days after receiving the trust funds." Tex. Prop. Code Ann. §§ 162.005, 162.031.

That section 162.005(2) defines "due and payable" obligations" to include all obligations "due and
payable by the trustee no later than 30 days following receipt of the trust funds" does not mean, as
Choy contends, that "[i]f an obligation is not due and payable within 30 days of receiving the trust funds
then those funds are not trust funds under the definitions of the Trust Fund Act." Nor does it mean that
the trustee has no obligation to pay out trust funds it has requested from a bank pursuant to a
construction loan to pay an obligation unless the beneficiary of the funds proves that the "obligations
were due and payable 30 days from the receipt of trust funds," and that the trustee has no obligation to
pay obligations already due and payable when an invoice was sent to the trustee triggering the
trustee's draw request for construction loan funds, as here. An obligation that is due and payable by
the trustee at the time he requests construction loan funds to pay an invoice he has received for
"obligations incurred or owed by the trustee for labor or materials furnished in the direct prosecution of
the work under the construction contract prior to the receipt of the trust funds" is necessarily "due and
payable by the trustee no later than 30 days following receipt of the trust funds," because it was
already due and payable when the trust funds were requested by the trustee from the bank and was
the cause for the transfer of the funds by the bank so that the obligation could be paid.

Any construction of the statute such as that Choy urges upon the Court would be absurd. First, it would
remove from the definition of "current and past due obligations" all past due obligations, rendering the
statutory definition of "past due obligations" meaningless. Second, it would mean that borrowers like
Windwater could request construction loan funds on the basis of an invoice for completed work, as
here, and not have to pay the beneficiary whose invoice supported the borrower's draw request
because the beneficiary invoiced the borrower before it requested the funds and did not specify that it
required payment within 30 days after the borrower received the funds that were released by the bank
to the borrower on the basis of the invoice. We find no basis for adding this requirement to the
language of the statute. See Fitzgerald, 996 S.W.2d at 867.

We hold that, by the plain language of the Act, the words "due and payable . . . no later than 30 days"
after a trustee's receipt of construction trust funds include invoices already due and payable at the time
trust funds are requested by a trustee. See Tex. Prop. Code Ann. §§ 162.005, 162.031.

The evidence supports the challenged findings under the proper construction of the statute.
Specifically, the Citibank and Frost Bank records admitted into evidence and cited above in response to
the first part of Choy's first issue establish that at the time Frost Bank and Citibank disbursed funds to
Windwater for construction costs for the 21 properties identified in Graziano's petition Graziano had
supplied roofing materials and performed roofing services on those properties; the roofing was counted
as complete on 20 of those 21 properties and 33.5% complete out of the necessary 35% required by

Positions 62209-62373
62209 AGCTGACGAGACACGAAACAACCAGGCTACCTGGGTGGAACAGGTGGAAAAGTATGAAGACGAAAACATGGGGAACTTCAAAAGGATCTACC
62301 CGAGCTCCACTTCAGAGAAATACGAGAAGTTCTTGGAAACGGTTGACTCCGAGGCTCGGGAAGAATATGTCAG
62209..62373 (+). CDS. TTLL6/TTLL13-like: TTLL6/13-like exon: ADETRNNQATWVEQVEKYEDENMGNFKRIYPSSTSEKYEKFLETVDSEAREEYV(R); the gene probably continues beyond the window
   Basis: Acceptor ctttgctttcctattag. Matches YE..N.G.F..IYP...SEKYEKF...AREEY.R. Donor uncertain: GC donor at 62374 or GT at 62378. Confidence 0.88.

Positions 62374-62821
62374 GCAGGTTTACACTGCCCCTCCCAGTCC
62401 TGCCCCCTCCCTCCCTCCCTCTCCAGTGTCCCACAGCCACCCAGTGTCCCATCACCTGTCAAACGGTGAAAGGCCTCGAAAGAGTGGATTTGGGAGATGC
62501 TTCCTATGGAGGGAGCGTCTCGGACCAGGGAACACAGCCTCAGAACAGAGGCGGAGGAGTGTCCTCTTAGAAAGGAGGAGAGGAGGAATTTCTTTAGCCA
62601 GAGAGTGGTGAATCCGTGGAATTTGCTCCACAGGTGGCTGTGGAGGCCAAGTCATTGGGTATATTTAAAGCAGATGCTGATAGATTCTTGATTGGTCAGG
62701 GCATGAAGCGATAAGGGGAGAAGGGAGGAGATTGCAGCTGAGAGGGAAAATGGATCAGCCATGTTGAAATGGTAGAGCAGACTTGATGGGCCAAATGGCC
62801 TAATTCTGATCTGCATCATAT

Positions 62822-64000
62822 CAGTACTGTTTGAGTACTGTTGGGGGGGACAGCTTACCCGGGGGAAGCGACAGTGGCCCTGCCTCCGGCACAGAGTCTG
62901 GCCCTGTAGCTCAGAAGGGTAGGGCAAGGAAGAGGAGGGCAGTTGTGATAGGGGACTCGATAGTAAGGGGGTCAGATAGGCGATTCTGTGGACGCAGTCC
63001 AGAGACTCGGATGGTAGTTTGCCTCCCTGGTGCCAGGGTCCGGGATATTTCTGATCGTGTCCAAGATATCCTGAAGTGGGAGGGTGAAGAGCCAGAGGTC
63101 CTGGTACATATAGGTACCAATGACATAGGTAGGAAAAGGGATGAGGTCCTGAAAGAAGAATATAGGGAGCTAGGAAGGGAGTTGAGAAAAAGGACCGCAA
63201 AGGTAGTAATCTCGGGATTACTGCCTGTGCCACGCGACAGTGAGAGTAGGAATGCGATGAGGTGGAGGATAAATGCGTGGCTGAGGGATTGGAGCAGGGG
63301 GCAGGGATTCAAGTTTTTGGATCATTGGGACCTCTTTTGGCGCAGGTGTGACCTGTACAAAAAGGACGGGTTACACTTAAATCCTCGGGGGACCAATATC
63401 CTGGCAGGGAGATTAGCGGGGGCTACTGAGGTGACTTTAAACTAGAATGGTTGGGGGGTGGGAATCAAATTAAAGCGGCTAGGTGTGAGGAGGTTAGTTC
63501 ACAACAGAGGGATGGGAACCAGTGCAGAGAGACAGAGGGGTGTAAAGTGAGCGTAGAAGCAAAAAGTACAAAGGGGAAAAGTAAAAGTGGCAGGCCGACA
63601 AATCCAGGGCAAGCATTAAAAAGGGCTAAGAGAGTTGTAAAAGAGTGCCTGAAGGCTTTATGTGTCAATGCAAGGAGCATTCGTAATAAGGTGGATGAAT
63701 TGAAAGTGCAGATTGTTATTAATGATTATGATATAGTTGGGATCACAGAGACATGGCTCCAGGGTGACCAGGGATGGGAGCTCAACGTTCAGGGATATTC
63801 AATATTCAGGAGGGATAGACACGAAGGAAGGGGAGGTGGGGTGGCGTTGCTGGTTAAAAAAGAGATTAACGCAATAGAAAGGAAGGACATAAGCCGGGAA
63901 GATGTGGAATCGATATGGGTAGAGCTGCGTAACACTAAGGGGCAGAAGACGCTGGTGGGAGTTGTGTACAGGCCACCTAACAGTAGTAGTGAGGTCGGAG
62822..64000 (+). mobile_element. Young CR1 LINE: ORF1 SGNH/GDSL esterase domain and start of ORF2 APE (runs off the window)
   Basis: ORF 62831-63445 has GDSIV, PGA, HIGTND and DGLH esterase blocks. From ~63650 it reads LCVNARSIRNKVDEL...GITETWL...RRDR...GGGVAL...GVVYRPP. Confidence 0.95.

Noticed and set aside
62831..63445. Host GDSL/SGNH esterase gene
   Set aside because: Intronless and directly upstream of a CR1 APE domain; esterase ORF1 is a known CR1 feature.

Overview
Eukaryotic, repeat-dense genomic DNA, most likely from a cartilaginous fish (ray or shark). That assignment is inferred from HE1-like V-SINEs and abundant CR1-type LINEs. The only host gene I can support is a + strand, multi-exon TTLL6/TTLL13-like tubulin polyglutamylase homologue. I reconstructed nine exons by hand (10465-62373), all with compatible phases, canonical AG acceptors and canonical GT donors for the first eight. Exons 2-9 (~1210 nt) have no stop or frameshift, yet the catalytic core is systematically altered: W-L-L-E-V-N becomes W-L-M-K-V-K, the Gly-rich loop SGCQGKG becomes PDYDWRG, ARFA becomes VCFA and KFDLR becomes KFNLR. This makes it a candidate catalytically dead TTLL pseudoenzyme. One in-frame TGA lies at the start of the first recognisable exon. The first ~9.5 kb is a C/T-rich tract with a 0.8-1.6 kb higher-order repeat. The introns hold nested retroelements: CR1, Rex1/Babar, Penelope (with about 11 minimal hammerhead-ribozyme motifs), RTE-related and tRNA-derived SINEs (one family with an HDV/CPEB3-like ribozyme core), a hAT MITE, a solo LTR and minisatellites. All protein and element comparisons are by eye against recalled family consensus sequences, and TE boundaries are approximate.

Citibank for work to be counted as complete on the 21st house; Windwater made draws upon Citibank
and Frost Bank for roofing supplies and services as the work was completed; and Citibank and Frost
Bank immediately funded each draw request by wire transfer to Windwater.

Graziano also produced a "Summary of Draw Request, Wire Transfer Form and Wire Transfer
Confirmation" for Citibank, summarizing this information, as well as a "Summary of Completion and
Dollars Disbursed or Funded for Citibank and Graziano Roofing's Invoice Amount," referencing exhibits
and summarizing the percentage of completion of each property, the amount drawn, the amount of
Graziano's invoice for the property, the amount of reduction from the original invoice, and the funds
wired to Windwater. Similarly, it produced a "Summary of Completion and Funds Disbursed from Frost
Bank," stating the date of the draw request for roofing work on each property, the Windwater agent
making the request, the draw amount, the status of the roof as complete, the source exhibits showing
the draws funded, the amount of Graziano's invoice, and the amount of the invoice reduction. No
objection was made to any of these exhibits.

These exhibits show that Windwater's obligation to pay Graziano for the properties for which Graziano
seeks recovery under the construction contract was owed by the trustee for labor and materials
furnished in Graziano's direct prosecution of the work on those properties prior to the receipt of the
trust funds; that Graziano invoiced Windwater for its completed roofing work that was due and payable
in specified amounts recited in the invoices, triggering Windwater's draw requests for specified amounts
of construction funds to pay those obligations; and that, promptly upon receipt of Windwater's draw
requests for construction loan funds, Citibank and Frost Bank transferred the requested funds to
Windwater's account at Frost Bank so that it could pay the obligations it had incurred and that were due
and payable to Graziano.

Choy produced no evidence to the contrary.

Viewing the evidence in the light most favorable to Graziano and indulging every reasonable inference
in its favor, we conclude that the evidence is legally sufficient to support the challenged findings. See
Associated Indem. Corp., 964 S.W.2d at 285-86. Considering and weighing all of the evidence, we
further conclude that the challenged findings are not so against the great weight and preponderance of